Second, ASSE and Brandt claimed that plaintiffs’ action was a “clearly-retaliatory lawsuit.” Even assuming that plaintiffs filed this lawsuit in retaliation for ASSE’s participation in the North Carolina action, any such retaliatory motive would be irrelevant in determining the merits of ASSE and Brandt’s anti-SLAPP motion. (Cotati, supra, 29 Cal.4th at p. 77; see Kajima Engineering and Const., Inc. v. City of Los Angeles (2002) 95 Cal.App.4th 921 [“Kajima wrongly focuses on the City’s filing of the amended cross-complaint as a supposed act of retaliation without demonstrating, as it must under the anti-SLAPP statute, that the amended cross-complaint `alleges acts in furtherance of [Kajima’s] right of petition or free speech in connection with a public issue'”].)9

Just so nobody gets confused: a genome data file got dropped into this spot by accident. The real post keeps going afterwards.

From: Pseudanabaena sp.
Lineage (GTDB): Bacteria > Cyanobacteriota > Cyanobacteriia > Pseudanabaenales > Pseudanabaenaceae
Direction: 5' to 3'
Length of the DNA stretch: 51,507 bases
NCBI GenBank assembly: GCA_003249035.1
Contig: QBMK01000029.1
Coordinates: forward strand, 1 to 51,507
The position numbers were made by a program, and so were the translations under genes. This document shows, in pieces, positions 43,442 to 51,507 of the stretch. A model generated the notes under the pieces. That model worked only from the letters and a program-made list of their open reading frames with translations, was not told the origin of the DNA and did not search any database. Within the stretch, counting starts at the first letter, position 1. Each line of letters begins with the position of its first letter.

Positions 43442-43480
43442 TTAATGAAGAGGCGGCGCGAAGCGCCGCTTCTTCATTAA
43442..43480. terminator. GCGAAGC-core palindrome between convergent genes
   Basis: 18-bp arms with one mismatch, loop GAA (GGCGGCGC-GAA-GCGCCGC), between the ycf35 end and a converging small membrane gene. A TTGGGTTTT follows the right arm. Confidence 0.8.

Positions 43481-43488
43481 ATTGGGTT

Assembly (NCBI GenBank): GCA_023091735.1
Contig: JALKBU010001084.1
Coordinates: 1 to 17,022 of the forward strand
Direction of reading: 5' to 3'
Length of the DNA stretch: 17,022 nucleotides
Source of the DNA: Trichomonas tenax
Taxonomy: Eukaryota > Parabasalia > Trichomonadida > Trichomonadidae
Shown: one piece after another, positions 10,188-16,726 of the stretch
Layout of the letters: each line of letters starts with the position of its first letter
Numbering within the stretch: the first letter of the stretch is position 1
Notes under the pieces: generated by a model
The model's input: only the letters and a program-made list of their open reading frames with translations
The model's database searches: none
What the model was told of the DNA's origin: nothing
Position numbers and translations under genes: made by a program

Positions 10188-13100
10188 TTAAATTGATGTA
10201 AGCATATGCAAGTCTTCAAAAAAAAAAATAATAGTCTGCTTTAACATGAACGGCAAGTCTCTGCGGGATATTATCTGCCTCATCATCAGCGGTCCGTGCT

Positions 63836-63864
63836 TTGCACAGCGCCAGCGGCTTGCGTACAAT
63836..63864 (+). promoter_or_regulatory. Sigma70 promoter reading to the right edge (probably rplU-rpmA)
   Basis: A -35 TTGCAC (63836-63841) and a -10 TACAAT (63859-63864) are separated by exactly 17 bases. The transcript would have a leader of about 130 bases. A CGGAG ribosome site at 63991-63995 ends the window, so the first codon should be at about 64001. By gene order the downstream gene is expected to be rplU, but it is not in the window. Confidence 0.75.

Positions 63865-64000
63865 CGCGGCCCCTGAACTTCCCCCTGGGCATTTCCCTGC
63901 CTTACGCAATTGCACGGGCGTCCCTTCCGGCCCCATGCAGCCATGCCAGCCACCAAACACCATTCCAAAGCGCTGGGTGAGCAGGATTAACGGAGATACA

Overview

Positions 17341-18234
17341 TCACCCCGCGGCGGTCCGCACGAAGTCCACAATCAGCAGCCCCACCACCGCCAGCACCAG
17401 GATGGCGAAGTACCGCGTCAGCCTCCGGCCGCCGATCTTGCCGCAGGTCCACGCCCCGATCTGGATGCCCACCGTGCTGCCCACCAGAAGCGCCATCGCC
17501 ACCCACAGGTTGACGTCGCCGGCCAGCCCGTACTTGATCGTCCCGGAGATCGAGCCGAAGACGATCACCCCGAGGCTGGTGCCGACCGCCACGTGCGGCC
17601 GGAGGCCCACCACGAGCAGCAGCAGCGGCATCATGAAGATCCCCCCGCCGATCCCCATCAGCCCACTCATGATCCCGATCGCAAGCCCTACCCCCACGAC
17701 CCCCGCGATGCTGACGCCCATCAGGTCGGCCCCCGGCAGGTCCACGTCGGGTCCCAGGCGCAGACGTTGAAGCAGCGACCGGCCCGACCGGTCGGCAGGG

ASSE and Brandt made the related argument in the trial court that, “The SLAPP character of Plaintiffs’ action is . . . clear from the obvious insufficiency of the causes of action.” We are not aware of any authority, and ASSE and Brandt have cited none, that indicates that the insufficiency of the allegations in a plaintiff’s complaint may be used to demonstrate that the claims alleged therein arise from a defendant’s protected activity.10 ASSE and Brandt apparently intend to suggest that that the alleged insufficiency of the plaintiffs’ amended complaint demonstrates that plaintiffs’ motive in filing the action was improper. (Cf. In re Marriage of Gong and Kwong (2008) 163 Cal.App.4th 510, 516 [“`”the total lack of merit of an appeal is viewed as evidence that appellant must have intended it only for delay”‘”]). However, as noted above, a plaintiff’s motive in filing an action is irrelevant for purposes of determining the merits of an anti-SLAPP motion. (Cotati, supra, 29 Cal.4th at p. 77.)